__________________
ERhoosier is offline   Reply With Quote
Old 07-07-2013, 04:00 AM   #10
Thinks s/he gets paid by the post
bUU's Avatar
 
Join Date: Dec 2012
Location: Georgia
Posts: 1,909
And I would MUCH rather go to a doctor who used a good EHR system than continued using paper records. The ability for the doctor treating me at the affiliated hospital to review my GP's records right there-and-then, cannot be overstated.
__________________
bUU is offline   Reply With Quote
Old 07-07-2013, 09:36 AM   #11
Full time employment: Posting here.
martyp's Avatar
 
Join Date: Sep 2010
Location: Bangkok
Posts: 963
What I like about EHR is that much of my health history is on-line for me to access and look at. I can also easily communicate simple questions to my Dr. and get answers. The problem of incorrect data entry exists whether you are using paper or EHR. The problem of reading the records also exist whether you are using paper or EHR. The details may be different but the problems are similar. EHR may magnify the effect of a mistake. On the other hand, paper records make it that much more difficult to correct a mistake.
__________________
Happy, Wild, and Free
martyp is offline   Reply With Quote
Old 07-07-2013, 09:50 AM   #12
Give me a museum and I'll fill it. (Picasso)
Give me a forum ...
pb4uski's Avatar
 
Join Date: Nov 2010
Location: Vermont & Sarasota, FL
Posts: 16,418
I suspect that in the long run that the benefits of EHR will exceed its detriments but there will be some growing pains along the way.
__________________
If something cannot endure laughter.... it cannot endure.
Patience is the art of concealing your impatience.
Slow and steady wins the race.
pb4uski is online now   Reply With Quote
Old 07-08-2013, 09:49 PM   #13
Thinks s/he gets paid by the post
 
Join Date: Feb 2011
Posts: 1,629
Quote:
Originally Posted by bUU View Post
And I would MUCH rather go to a doctor who used a good EHR system than continued using paper records. The ability for the doctor treating me at the affiliated hospital to review my GP's records right there-and-then, cannot be overstated.
Basically agree. However you can accomplish the same by hand carrying copies of your paper med record. Unfortunately, I think many folks assume the current EHR systems are better than they too often are. And assume they are clearly better than paper, for which the supporting data presently are rather weak & controversial- esp considering the huge cost of implementation. The health system I generally use has had integrated EHR for some time, and it's one of the top-rated EHR systems in US. Unfortunately, errors are still too common. Last yr I had my long-time primary doc begin to chastise me during office visit for not getting the scheduled screening colonoscopy he had ordered. The EHR had NO record of my c-scope being done. 'But' (pardon the pun) I had it done weeks before by a GI doc at a GI office within the system, and NO I was NOT going to have it done again because their EHR had (pardon the second pun) 'purged' the result. Fortunately I had brought paper hard-copy printout with me (as I requested from GI doc at the procedure). My PAPER record of result was then scanned back into their EHR system. Doc tells me he still sees this kind of frustrating glitch (dropped data) every few days. So even though I use a health system with among the best of the current EHR's, I still make it a point to keep PAPER copies of all my most important records (as I have for many years).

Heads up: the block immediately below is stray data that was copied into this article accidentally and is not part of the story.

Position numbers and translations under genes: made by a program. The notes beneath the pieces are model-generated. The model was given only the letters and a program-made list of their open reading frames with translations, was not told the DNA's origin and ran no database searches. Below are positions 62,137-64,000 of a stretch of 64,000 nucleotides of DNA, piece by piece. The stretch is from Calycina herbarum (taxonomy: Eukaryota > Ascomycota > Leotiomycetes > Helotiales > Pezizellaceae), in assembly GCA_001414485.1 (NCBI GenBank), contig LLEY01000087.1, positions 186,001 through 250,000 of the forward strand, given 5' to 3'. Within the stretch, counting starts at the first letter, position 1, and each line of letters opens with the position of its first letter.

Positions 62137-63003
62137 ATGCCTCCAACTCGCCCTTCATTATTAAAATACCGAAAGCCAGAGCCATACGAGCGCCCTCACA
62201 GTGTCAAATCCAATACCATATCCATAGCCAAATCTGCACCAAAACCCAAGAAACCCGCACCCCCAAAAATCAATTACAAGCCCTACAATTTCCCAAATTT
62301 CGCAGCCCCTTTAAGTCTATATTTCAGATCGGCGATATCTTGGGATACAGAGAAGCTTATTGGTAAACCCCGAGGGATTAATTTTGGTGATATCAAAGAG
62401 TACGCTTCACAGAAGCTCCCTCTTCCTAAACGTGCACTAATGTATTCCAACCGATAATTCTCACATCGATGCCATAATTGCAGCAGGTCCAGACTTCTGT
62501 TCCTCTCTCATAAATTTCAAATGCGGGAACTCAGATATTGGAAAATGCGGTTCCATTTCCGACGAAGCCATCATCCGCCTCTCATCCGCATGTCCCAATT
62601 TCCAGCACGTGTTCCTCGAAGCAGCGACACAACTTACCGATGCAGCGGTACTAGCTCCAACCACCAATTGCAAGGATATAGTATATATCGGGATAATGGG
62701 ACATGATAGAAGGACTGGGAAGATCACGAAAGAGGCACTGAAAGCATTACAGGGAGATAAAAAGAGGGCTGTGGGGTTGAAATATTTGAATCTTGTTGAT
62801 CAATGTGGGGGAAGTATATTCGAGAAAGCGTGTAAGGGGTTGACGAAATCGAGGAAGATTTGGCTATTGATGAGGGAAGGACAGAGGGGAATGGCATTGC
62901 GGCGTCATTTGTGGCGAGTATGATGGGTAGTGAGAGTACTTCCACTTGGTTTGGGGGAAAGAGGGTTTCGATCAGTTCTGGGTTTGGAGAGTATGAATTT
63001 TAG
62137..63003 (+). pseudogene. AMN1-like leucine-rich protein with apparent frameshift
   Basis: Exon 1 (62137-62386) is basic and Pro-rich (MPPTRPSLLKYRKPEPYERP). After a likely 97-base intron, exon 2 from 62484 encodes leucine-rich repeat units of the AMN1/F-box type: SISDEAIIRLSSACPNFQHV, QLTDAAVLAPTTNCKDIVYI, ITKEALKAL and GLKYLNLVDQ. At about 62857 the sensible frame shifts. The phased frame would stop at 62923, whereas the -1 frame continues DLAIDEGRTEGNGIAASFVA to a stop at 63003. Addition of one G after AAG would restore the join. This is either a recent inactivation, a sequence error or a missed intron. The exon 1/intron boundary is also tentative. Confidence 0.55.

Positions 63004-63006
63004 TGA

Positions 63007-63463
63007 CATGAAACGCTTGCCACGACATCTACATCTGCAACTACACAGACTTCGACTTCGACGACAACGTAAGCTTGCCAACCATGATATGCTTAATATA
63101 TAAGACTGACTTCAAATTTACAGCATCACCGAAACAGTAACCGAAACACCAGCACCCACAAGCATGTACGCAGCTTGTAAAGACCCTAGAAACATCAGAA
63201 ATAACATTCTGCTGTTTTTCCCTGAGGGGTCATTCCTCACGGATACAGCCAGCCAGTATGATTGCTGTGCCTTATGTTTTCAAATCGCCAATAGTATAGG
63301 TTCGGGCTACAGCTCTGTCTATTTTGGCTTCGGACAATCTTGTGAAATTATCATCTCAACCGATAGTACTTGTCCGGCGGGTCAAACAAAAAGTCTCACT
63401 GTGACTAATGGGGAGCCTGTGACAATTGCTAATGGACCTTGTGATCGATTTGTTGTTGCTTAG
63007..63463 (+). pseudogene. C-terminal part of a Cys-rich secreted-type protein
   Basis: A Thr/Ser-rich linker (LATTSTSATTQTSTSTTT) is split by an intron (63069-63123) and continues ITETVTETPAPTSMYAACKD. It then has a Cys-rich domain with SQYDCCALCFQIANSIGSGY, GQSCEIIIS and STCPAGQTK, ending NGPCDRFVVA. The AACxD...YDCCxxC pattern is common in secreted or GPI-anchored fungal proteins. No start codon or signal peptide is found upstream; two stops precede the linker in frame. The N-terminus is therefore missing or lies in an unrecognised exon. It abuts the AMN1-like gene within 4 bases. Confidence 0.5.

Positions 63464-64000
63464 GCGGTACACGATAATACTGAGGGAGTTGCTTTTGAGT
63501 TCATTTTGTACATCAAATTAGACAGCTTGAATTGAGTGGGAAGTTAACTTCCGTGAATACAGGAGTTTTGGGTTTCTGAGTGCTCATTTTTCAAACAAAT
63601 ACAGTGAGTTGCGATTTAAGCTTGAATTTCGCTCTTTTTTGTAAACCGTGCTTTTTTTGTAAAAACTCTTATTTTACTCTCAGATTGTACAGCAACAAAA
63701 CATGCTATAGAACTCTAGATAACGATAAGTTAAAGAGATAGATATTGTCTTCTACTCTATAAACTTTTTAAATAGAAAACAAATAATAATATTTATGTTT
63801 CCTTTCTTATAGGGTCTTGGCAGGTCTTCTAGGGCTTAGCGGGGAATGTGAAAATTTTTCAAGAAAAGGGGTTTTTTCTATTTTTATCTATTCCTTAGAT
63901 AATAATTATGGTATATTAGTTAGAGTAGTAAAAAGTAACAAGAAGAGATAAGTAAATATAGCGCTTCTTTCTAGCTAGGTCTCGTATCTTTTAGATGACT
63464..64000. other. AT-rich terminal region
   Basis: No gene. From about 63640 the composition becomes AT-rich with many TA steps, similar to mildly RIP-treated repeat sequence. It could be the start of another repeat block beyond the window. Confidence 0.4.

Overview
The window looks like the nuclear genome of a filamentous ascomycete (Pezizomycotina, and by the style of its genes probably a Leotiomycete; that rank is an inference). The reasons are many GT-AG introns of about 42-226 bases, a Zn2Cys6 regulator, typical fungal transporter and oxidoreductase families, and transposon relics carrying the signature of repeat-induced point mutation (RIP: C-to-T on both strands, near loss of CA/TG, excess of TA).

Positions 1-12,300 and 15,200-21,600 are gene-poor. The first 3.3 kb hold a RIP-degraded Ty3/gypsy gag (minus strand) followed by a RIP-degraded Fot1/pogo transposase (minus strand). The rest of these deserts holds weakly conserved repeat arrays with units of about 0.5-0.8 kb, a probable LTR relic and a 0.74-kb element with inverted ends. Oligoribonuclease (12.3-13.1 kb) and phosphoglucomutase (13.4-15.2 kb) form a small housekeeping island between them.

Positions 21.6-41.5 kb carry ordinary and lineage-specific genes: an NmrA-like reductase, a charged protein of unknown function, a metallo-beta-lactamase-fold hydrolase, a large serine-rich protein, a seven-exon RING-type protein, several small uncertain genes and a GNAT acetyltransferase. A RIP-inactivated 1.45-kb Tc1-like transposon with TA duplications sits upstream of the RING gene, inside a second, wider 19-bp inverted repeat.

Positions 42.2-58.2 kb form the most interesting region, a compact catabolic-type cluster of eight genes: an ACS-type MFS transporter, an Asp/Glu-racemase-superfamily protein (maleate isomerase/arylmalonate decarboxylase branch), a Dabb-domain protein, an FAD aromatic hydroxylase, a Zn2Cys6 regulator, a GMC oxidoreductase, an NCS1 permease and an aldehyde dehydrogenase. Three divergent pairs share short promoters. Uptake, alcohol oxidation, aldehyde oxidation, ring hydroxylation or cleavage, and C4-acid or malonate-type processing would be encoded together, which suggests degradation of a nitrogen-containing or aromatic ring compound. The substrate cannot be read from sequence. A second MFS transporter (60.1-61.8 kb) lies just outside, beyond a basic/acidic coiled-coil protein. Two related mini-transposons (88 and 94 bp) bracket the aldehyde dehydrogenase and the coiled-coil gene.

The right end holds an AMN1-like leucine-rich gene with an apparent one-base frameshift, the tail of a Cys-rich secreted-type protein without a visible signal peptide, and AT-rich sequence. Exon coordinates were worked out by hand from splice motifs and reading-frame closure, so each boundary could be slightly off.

IMHO- If EHR's were as advanced and integrated as the better on-line video games, the data supporting better patient outcomes would be truly overwhelming. Until then, I believe there is still a valid argument to be made by those who prefer to go to a doc who still uses paper records while investing the $$ saved on IT into more direct patient support instead (e.g. more nursing hours).
__________________
ERhoosier is offline   Reply With Quote
Old 07-09-2013, 03:43 AM   #14
Thinks s/he gets paid by the post
bUU's Avatar
 
Join Date: Dec 2012
Location: Georgia
Posts: 1,909
Quote:
Originally Posted by ERhoosier View Post
Basically agree. However you can accomplish the same by hand carrying copies of your paper med record.
First, no in an emergency. And second, as a DDD patient, I'd rather not subject my films to the inexpert storage of my home.

Quote:
Originally Posted by ERhoosier View Post
Unfortunately, I think many folks assume the current EHR systems are better than they too often are. And assume they are clearly better than paper, for which the supporting data presently are rather weak & controversial- esp considering the huge cost of implementation.
While I agree with you that many people make assumptions, there reality is that there are many problems of hardcopy records that some folks are underselling, so it's a wash.
__________________
bUU is offline   Reply With Quote
Old 07-09-2013, 09:32 AM   #15
Give me a museum and I'll fill it. (Picasso)
Give me a forum ...
Midpack's Avatar
 
Join Date: Jan 2008